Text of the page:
DIY Raspberry Pi Drone Part 2 – Naza-M Lite Guide

DIY Raspberry Pi Drone Part 2 – Naza-M Lite Guide

raspberry pi drone

raspberry pi drone


In our previous articles, DIY Raspberry Pi Drone: Mechanics – Part 1 and DIY Raspberry Pi Drone: Mechanics – Part 1 (Cont.), we went through each hardware component and assembled the quadrocopter. In Part 2, we will go through the software portion of the quadcopter. We will configure transmitter and receiver and connect to NAZA.

This project allows us to turn some readily available components into a quadcopter capable of taking high-quality aerial photos and stabilized HD video. The craft will also include safety features so new pilots can feel confident flying the quadcopter. A live video stream from the quadcopter is delivered to a mobile device from a Raspberry Pi over WiFi. Having a Linux computer aboard the drone also presents you with many opportunities—additional sensors, computer vision, etc.


The quadcopter assembled in Part 1:

  • DJI F450 ARF (Almost Ready to Fly) Kit
  • 3300mAh 3S 35C LiPo battery with T-Connectors
  • EV-Peak – AP606 – 50W DC LiPo battery charger/discharger (most LiPo battery chargers will work)
  • RadioLink AT9 2.4GHz 9CH Transmitter w/ R9D 9CH Receiver
  • Xiaomi Yi Action Camera with microSD card
  • FeiYu Tech Mini 3D 3-Axis Brushless Gimbal
  • Raspberry Pi (Model A+), microSD card
  • Raspberry Pi camera module
  • Any USB Wi-Fi dongle with support for 802.11a/n/ac (5GHz band)—D-Link DWA-160 was used in this project
  • Various male and female T-Connectors
  • RadioLink AT9 2.4GHz 9CH Transmitter w/ R9D 9CH Receiver
  • Suction car window mount for a phone
  • 4 x M3 bolts and 8 x M3 nuts
  • Android Phone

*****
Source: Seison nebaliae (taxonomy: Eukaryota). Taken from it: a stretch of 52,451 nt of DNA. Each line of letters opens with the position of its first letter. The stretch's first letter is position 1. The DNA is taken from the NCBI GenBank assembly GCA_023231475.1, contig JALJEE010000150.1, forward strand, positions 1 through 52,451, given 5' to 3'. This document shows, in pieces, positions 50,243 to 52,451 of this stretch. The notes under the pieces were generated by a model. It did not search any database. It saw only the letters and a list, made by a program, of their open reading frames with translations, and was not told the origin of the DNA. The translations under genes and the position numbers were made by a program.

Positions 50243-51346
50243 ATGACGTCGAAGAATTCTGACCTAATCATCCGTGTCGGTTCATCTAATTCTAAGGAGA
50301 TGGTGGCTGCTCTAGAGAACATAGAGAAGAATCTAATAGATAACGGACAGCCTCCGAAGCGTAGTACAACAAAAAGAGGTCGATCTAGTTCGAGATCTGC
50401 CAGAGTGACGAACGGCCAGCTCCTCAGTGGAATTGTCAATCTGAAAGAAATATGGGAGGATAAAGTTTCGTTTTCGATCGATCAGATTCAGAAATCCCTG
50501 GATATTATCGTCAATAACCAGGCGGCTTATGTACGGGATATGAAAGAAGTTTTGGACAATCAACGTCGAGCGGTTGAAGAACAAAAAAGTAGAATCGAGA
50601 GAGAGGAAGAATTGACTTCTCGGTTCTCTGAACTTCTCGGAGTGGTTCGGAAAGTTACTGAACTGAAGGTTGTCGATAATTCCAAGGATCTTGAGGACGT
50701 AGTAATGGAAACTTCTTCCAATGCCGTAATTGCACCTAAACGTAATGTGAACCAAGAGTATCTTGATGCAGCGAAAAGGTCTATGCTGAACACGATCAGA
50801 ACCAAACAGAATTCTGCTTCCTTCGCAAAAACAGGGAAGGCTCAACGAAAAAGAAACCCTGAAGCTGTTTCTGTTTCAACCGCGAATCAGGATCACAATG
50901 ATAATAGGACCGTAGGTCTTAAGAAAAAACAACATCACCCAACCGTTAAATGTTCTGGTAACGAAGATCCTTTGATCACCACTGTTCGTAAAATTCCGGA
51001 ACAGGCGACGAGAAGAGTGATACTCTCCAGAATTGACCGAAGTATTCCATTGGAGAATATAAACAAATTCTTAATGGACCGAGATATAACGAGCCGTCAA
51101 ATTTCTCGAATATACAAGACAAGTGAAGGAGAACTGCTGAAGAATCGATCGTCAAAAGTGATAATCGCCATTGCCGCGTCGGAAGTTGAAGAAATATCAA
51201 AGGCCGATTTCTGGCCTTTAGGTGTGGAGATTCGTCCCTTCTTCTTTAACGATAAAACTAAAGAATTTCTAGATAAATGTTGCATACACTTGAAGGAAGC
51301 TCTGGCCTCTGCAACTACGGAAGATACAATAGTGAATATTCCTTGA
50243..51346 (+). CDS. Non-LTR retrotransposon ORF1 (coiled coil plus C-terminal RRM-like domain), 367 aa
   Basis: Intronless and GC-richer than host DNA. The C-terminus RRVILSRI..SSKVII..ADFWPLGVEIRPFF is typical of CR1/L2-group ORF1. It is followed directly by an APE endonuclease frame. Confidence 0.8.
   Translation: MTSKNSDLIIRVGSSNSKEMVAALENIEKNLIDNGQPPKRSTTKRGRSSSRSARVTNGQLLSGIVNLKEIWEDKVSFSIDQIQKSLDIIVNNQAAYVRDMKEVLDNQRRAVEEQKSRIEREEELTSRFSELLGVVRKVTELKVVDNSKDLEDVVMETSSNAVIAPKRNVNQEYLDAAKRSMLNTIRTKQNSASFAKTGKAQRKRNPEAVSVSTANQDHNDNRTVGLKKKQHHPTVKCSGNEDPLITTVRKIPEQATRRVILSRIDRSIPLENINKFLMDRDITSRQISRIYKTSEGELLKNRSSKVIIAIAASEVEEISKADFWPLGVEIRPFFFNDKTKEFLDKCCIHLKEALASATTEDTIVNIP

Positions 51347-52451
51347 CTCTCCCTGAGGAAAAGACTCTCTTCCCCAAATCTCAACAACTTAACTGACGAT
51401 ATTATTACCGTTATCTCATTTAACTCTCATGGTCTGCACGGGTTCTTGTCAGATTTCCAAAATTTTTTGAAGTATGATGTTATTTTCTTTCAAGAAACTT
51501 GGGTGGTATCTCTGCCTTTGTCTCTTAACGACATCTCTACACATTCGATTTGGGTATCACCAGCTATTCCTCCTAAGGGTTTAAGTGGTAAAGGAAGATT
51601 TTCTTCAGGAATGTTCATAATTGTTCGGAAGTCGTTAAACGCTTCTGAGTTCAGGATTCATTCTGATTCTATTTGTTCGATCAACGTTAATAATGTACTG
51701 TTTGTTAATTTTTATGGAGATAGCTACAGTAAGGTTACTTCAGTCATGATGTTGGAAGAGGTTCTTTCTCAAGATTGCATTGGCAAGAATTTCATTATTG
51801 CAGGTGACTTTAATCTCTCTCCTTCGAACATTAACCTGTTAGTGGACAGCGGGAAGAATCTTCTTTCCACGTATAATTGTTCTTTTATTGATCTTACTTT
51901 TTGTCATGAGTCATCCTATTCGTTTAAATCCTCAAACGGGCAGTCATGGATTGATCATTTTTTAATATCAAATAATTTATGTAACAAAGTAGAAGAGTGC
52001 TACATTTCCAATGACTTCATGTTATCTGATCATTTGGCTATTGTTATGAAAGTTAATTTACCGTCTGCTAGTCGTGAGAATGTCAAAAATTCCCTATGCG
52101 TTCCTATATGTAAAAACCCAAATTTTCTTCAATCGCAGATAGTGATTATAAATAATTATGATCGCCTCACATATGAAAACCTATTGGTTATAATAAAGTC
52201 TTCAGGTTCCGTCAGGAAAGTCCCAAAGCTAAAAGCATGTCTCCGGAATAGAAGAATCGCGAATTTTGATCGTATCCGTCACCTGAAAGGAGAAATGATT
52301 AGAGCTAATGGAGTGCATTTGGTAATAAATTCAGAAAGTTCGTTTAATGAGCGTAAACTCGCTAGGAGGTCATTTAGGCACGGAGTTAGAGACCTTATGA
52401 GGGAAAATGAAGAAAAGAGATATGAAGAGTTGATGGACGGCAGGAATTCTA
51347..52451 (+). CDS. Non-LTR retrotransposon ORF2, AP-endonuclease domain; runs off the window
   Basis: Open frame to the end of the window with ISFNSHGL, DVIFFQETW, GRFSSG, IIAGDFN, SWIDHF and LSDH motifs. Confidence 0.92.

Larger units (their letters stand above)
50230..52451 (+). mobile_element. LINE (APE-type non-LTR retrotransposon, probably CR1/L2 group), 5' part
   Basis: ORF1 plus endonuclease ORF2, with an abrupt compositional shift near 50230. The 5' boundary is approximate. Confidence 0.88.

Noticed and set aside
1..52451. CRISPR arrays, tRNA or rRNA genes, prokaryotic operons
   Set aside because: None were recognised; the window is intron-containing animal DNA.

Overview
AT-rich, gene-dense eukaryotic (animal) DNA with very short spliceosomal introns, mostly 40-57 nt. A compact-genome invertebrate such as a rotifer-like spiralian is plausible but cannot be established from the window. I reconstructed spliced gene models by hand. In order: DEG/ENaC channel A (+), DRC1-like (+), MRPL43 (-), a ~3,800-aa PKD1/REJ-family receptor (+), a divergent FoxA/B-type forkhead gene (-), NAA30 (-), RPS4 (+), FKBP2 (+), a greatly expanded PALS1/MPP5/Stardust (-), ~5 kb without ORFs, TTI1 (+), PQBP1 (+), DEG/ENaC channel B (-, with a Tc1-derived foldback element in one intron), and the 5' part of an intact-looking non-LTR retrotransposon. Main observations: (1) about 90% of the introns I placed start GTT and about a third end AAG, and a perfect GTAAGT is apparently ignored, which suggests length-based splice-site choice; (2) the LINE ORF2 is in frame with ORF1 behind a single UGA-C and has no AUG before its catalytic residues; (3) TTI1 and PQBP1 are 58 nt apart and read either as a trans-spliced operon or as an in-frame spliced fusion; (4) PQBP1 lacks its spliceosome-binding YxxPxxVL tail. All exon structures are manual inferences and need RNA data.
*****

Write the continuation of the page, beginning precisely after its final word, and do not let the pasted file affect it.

• MicroB USB cable


Transmitter & receiver configuration

Step 1: Configure model type

When you first power on your transmitter you will be greeted with a menu very similar to the one below. This menu has a few useful indicators: in the top right is the transmitter’s battery voltage, directly below the battery voltage is the quadcopter’s flight mode, to the left of the battery voltage is the signal strength between the transmitter and the receiver, and the T1 and T2 are timers that can be activated by a switch.

raspberry pi drone

Figure 1. Transmitter main screen

To access the configuration menus we need to configure the transmitter, simply press the Mode button. Use the scroll wheel to the right of the screen to select the MODEL TYPE option and then enter the menu by pushing down on the scroll wheel (I will refer to this action as pressing enter from now on).

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Figure 2. Model configuration menu

As you will see our transmitter is configured for Helicopters by default. In order for our transmitter to work for quadcopters, we must change the model type to “AIRCRAFT”. To do this select the TYPE, and push down the center button, and then scroll until the type displays “AIRCRAFT”. Press enter to save your selection.

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Figure 3. Model configuration menu after adjusting model type

Once the model type is set to AIRCRAFT, you will see the quadcopter icon as shown in Figure 3. Let’s configure endpoints next!

Step 2: Configure channel endpoints

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Figure 4. Channel endpoints menu

Enter the END POINT menu. We can leave the first four channels as they are. However, we need to change the endpoints for channel 5 and channel 6. Use the scroll wheel to select the 5th channel then hit enter and adjust the low (L) and high (H) points for the channels so that they match with the picture above.

Step 3: Configure channel reverse

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Figure 5. Channel reverse menu